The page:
Can We Get A Lil' Love?


55842636 I wanted to find out the relationship status of the people who peruse this site (which is not necessarily those who have personals or memberships) so I set up a simple survey. My curiosity was peaked since out of all the people who rant and rage about what kind of relationships work and don’t work, rarely do these folks mention their own relationship status. These entries literally number in the thousands and yet they are all but silent about their own connections. I find this fascinating. Just to be fair, I am single, and have been in relationships in the past, for a total of 15 years.

So, as of 6/19/09 the totals tell us, of those who answered the survey (1,503 people), that about 59 percent are single (889), just under 27 percent are in a sexually exclusive relationship (399), and just about over 14 percent are in relationships that are sexually open in one way or another (205). I don’t think these numbers are surprising revelations. My curiosity lies in how many people might view only the sexually monogamous category as healthy or desirable. “See how many gay boys are single and how many are ‘promiscuous.’ We just can’t settle down. We just can’t commit.”

Just the other day, when a stranger found out I was a sexologist, he confided in me about how hard it was for both his partners, as a threesome, to be taken seriously, even though they had a commitment ceremony, exchanged rings, and had been together for several years. Why is there such a need to pontificate condemnation and judgment? In reality, all kinds of arrangements exist for better or worse, whether we like it or not. Could we be allowing some people to come out of the gay closet, but insisting they hide the rest of their authentic selves? Are we going to condemn and look down on those different from us, just like the one-man-one-woman marriage pushers look down and condemn us?

The truth is, as anyone who has been in one will tell you, a relationship isn’t easy — whatever it looks like. If you’re going to go the distance, it takes trust, vulnerability, collaboration, attention, and lots of work. I commend anyone who takes the plunge and makes those long-term connects.

On that note, with the exception of when a partner dies, why does it seem that all other relationships when at an end, are so often viewed as “failures?” Why do we have to look at these relationships that didn’t go the way we planned in such “everything is bad” terms? If that aforementioned threesome splits someday, why is it so easy to let that confirm the worst things we thought of them? All that seems to generate is more negativity in our own hearts.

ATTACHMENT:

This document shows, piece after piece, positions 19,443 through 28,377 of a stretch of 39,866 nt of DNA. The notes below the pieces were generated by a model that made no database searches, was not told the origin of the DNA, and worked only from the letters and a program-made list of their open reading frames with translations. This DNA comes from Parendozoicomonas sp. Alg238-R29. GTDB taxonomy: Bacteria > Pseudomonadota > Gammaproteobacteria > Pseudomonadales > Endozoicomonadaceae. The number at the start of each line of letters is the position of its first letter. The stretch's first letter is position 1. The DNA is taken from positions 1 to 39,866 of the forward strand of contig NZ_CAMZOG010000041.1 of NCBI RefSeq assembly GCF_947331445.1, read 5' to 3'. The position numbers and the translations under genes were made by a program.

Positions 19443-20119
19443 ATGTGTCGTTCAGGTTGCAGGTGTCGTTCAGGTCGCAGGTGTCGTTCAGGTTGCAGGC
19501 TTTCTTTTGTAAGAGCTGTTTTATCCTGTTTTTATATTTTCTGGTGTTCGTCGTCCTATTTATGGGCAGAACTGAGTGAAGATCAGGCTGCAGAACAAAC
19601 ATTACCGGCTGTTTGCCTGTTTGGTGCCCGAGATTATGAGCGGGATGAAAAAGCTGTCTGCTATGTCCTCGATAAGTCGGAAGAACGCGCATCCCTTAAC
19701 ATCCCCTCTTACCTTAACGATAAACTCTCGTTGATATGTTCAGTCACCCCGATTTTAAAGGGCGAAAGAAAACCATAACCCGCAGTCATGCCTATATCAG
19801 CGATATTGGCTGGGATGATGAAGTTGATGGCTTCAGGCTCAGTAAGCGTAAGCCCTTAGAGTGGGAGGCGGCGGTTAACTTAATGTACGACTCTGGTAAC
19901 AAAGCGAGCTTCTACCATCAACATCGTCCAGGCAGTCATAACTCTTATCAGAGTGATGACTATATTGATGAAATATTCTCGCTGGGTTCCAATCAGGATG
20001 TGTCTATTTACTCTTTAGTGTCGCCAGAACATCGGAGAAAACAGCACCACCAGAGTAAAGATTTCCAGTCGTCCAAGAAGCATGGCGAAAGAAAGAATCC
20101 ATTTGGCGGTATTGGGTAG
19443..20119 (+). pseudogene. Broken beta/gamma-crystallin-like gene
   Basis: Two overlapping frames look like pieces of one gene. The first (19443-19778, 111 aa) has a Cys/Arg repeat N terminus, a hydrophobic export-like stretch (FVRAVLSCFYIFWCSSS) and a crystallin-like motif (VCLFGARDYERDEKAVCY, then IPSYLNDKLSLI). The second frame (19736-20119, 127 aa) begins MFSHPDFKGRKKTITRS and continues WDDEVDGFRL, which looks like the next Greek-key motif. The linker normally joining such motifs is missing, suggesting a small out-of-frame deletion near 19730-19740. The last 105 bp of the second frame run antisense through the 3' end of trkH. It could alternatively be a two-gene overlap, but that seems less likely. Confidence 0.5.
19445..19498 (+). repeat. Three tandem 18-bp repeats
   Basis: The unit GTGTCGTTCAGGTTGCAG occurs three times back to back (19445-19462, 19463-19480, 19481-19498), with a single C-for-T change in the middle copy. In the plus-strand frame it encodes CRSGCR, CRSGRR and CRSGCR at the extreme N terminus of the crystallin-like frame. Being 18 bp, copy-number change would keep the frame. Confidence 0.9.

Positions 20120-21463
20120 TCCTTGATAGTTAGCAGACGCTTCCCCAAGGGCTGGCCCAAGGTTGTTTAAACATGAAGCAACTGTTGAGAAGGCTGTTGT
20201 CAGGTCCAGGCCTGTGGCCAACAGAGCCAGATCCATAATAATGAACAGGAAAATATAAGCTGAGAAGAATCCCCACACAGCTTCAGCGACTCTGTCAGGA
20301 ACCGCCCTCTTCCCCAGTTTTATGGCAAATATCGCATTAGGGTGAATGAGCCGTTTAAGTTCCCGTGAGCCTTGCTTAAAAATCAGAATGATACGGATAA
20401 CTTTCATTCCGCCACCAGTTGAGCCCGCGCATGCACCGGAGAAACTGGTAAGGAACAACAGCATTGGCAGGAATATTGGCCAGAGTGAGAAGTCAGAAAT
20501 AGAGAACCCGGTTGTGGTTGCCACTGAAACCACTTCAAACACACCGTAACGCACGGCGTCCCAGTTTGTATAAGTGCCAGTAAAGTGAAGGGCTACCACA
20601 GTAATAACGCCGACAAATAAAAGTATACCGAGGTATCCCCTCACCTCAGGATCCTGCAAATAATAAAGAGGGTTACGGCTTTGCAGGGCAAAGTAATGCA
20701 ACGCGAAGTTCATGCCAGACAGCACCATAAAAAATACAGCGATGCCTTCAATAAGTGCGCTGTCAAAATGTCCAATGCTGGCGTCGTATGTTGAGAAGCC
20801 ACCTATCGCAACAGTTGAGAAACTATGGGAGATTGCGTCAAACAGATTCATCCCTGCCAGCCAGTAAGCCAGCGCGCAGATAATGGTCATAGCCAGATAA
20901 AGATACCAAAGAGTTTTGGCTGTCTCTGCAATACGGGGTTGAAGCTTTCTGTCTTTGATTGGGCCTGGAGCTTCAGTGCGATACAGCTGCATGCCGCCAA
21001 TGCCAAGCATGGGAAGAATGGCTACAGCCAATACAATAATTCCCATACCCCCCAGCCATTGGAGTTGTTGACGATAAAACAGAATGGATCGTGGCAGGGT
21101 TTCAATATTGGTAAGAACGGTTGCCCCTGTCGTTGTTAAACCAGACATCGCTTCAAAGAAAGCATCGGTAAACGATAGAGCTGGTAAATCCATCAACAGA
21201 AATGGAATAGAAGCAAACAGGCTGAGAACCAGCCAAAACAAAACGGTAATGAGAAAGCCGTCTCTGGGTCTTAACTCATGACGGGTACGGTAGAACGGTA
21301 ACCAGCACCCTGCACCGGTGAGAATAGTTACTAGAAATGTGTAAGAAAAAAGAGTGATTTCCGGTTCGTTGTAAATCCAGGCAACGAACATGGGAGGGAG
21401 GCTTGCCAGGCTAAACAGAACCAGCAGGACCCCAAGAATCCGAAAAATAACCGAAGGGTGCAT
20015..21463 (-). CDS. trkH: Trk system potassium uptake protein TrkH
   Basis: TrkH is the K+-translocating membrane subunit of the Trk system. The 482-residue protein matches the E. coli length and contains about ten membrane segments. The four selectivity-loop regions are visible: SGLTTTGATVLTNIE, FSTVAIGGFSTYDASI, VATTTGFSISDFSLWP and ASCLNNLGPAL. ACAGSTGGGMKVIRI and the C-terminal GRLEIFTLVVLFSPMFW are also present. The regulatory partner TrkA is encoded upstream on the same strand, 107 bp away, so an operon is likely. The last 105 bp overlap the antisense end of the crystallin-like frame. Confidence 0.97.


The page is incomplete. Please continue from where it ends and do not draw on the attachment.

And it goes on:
Sure, maybe a connection ended in a manner that was not the best, and maybe you didn’t want it to end, but does that mean the whole thing was a waste? Are there no good memories to look back on? Was there nothing learned to help you be a better partner next time? Everything ends. Nothing lasts forever, and it seems to me it takes most of us a few times to get things right. I doubt it serves our well-being to blot out our past relationships with such negativity.

Finally, it’s not just a challenge to be in a relationship, it’s damn near impossible to be happily single in this society! Everywhere we turn there are constant messages that tell the single person that you are not complete unless in a relationship. Furthermore, we seem to be set with the expectations that “it should last forever and it had better be perfect all the time.” Who are making these rules? Why are we so often buying into them, and as a result, we end up feeling “less than?”

This is not to say that relationships aren’t great and that most of us enjoy being in them. However, the truth of the matter is, an enormous segment of the population will be single for most of their lives. The majority of us will be single at the end of our lives. This is not a bad thing. This is the truth. Instead of setting yourself up for disappointment, embrace the possibilities. Don’t be a bitch. The power is in your hands to make your life wonderful whether you’re in a relationship or not.

In these hard time I wonder if the question is not just “brother can you spare a dime,“ but also, “can you spare a little care and respect?” Consider that you are okay wherever you find yourself in this survey, and maybe give your neighbor the benefit of the doubt as well. Whatever connection you find yourself in, or however you create love with those around you, why not be a part of the LGBT community that brings a little more peace, love and understanding?

(Photo: Getty Images)

Dr. Jallen Rix holds a doctorate of education in sexology and specializes in maximizing sexual pleasure for singles and
couples, "ex-gay" recovery, religious abuse and creative approaches to
sex education. You can learn more about Dr. Rix at his website.